Great albatross equipped with a Centurion beacon
31.05.2021 Animal tracking applications

Albatrosses detect illegal fishing boats

Albatrosses tend to be attracted by fishing boats, which is one of the main threats on the species. The bycatch risk is usually assessed by comparing albatrosses’ and (legal) boats locations. Illegal fishing grounds are less easy to pinpoint, though, except that the boats keep their radar on, an emission which can be detected if albatrosses are fitted with the right devices. The Ocean Sentinel project from CEBC/CNRS tested this with promising results

Photo: Great albatross equipped with a Centurion beacon, on the island of La Possession, in the Crozet archipelago, in the southern Indian Ocean. Alexandre Corbeau/CEBC/CNRS Photothèque

 

Location of fishing vessels: a key information for marine wildlife protection

Where are the fishing floats? The answer to this question is not an easy one. If a number of regulations, especially in the Exclusive Economic Zones of each country, tend to impose location systems on every fishing vessel (Vessel Monitoring Systems, VMS), they can be switched off, and international waters are not subject to such regulations. For now, the assessment of bycatch risks for wildlife (as described e.g. in “Argos helps in assessing fisheries bycatch risks to seabirds”) is based on voluntary declaration using Vessel Monitoring Systems (VMSs) or indirectly through the use of Automatic Identification Systems (AISs)mostly, but with the certainty of missing at least the illegal part of fishing efforts.

 

Developing a new tag

If the ships can switch off their Automatic Identification System, they are keeping their radar on for safety reasons, especially in an area like the Southern Ocean with noticeable risks of encountering an iceberg, or other vessels.

So, if those radar emissions can be detected by a geolocated device, the ship will be located. CEBC has developed with Sextant Technology a logger (XGPS) which provides the global positioning system (GPS) location of the mobile fitted with it and which detects radar emissions. Adding a GPS antenna, a processor and memory, an Argos antenna for real-time data transmission, a battery and a solar panel able to charge it, two versions of a platform were tested (Centurion and XArgos), weighting respectively 65 and 55 g. The difference is an internal archive memory which needs to be retrieved to be uploaded for XGPS, or a real-time retrieval of the data through Argos.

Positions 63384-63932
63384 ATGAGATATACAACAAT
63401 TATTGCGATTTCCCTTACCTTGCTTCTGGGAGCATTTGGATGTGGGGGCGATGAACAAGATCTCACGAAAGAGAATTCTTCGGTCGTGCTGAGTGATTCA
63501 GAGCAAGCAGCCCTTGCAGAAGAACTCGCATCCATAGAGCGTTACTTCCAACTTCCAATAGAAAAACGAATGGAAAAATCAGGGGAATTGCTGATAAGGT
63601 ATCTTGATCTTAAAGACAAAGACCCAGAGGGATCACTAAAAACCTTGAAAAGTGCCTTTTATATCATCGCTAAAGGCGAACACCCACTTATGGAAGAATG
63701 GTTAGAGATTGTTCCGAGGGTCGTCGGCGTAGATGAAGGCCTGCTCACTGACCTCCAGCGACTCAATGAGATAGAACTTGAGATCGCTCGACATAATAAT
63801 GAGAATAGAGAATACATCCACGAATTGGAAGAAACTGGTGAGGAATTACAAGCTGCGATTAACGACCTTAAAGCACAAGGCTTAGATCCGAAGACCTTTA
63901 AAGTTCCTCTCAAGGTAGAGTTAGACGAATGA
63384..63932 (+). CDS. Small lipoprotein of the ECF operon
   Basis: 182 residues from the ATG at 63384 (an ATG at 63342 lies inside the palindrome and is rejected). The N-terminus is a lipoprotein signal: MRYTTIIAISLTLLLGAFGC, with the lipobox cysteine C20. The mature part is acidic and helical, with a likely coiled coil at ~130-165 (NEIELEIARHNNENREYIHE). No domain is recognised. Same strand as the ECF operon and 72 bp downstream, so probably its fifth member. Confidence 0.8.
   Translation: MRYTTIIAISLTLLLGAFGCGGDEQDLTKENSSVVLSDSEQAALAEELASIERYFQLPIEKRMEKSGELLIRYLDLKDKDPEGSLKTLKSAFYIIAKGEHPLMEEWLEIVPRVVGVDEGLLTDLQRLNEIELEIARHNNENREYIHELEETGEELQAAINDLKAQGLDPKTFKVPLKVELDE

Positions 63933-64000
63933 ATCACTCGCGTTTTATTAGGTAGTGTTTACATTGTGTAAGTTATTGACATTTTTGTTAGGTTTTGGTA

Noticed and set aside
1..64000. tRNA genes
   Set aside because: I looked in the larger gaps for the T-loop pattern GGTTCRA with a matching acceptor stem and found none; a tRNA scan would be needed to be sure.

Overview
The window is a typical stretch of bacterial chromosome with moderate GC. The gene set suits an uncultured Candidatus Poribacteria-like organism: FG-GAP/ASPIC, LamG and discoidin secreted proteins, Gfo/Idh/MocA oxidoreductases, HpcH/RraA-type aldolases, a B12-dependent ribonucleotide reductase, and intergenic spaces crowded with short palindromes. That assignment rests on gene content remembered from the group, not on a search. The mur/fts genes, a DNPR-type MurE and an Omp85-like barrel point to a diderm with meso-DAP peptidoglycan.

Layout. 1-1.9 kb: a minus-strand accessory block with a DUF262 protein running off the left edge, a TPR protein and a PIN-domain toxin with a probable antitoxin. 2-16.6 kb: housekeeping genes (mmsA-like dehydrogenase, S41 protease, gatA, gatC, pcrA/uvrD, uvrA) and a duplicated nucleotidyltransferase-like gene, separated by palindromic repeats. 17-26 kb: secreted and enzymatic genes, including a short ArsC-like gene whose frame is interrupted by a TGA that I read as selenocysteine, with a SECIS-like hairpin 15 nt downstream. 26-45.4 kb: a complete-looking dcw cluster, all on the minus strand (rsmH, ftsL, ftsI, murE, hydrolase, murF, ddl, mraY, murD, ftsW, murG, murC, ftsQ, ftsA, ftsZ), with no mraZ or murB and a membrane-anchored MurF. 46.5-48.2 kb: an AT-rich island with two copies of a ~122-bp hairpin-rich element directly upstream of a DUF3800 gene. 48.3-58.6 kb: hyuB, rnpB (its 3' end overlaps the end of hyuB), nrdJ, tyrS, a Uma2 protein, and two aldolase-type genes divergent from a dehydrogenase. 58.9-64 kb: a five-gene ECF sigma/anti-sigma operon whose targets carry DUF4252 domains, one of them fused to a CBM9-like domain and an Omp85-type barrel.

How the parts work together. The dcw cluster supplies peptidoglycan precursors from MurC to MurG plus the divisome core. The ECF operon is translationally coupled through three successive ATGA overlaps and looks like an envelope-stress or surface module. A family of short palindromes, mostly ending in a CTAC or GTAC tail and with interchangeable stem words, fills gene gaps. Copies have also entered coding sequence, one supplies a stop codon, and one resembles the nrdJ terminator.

The albatross, Ocean Sentinel

Albatrosses are among the species often bycaught by fishing vessels in the Southern Ocean, since they tend to be attracted by the fishing boats from up to 30 km away (especially adult individuals) and can try to catch the baits or the fish taken on the long lines. They also are large seabirds (6-12 kg) which roam the full extent of the Southern Ocean, able to make a full tour of the Earth at latitudes of 30 – 70°S in less than 2 months.

For those reasons, fitting some of them with the new devices seems a good test of the concept.

Animal tracking with Argos

 

Six-month testing

169 wandering (Diomedea exulans) and Amsterdam (Diomedea amsterdamensis) albatrosses were equipped on Crozet, Kerguelen or Amsterdam Island with one of the two platforms, depending if they were in breeding period (and thus returning to their nesting island regularly) or not (in the case or juveniles and non breeding adults).

During that period, the GPS locations whenever radar emission were detected by the birds’ platforms were compared with AIS/VMS locations – or with their absence. 632,333 GPS locations of albatrosses were retrieved, together with 5,108 radar detections, representing interactions with 353 different boats. The birds covered together an area of more than 47 million km2.

Southern Indian Ocean with the tracks of Crozet wandering albatrosses, Kerguelen wandering albatrosses, and Amsterdam albatrosses

Southern Indian Ocean with the tracks of Crozet wandering albatrosses (green), Kerguelen wandering albatrosses (orange), and Amsterdam albatrosses (blue). Yellow markers show radar detections; yellow line, the EEZ limits (credit CEBC/CNRS)

A zoom on Kerguelen EEZ zone
Zoom on Kerguelen EEZ zone. (credit CEBC/CNRS)
 

 

The locations of the radar detections without AIS were also compared with bathymetry and international or EEZ waters. It appeared that slightly more than 28% of the radar detections were not accompanied by an AIS emission within 30 km, with a difference between international and EEZ waters: considerably more AIS were off in international waters (nearly 37 %) than in the EEZs. Within those, however, local authorities can decide to prosecute the illegal fishing.

 

Location of radar detection with AIS associated and no AIS associated
Location of radar detection with AIS associated (green dots) and no AIS associated (red dots). blue line; kernel 90% of all birds, blue zone; kernel 50%, limits of EEZs yellow line. (credit CEBC/CNRS)

 

The first results of this Ocean Sentinel program clearly show that animals can improve our surveillance capacity in very isolated oceanic sectors. The test was made on albatrosses, but can be replicated in other situations where large-enough, far-ranging seabirds are attracted by fishing boats.

Contact the Argos team

 

Reference & links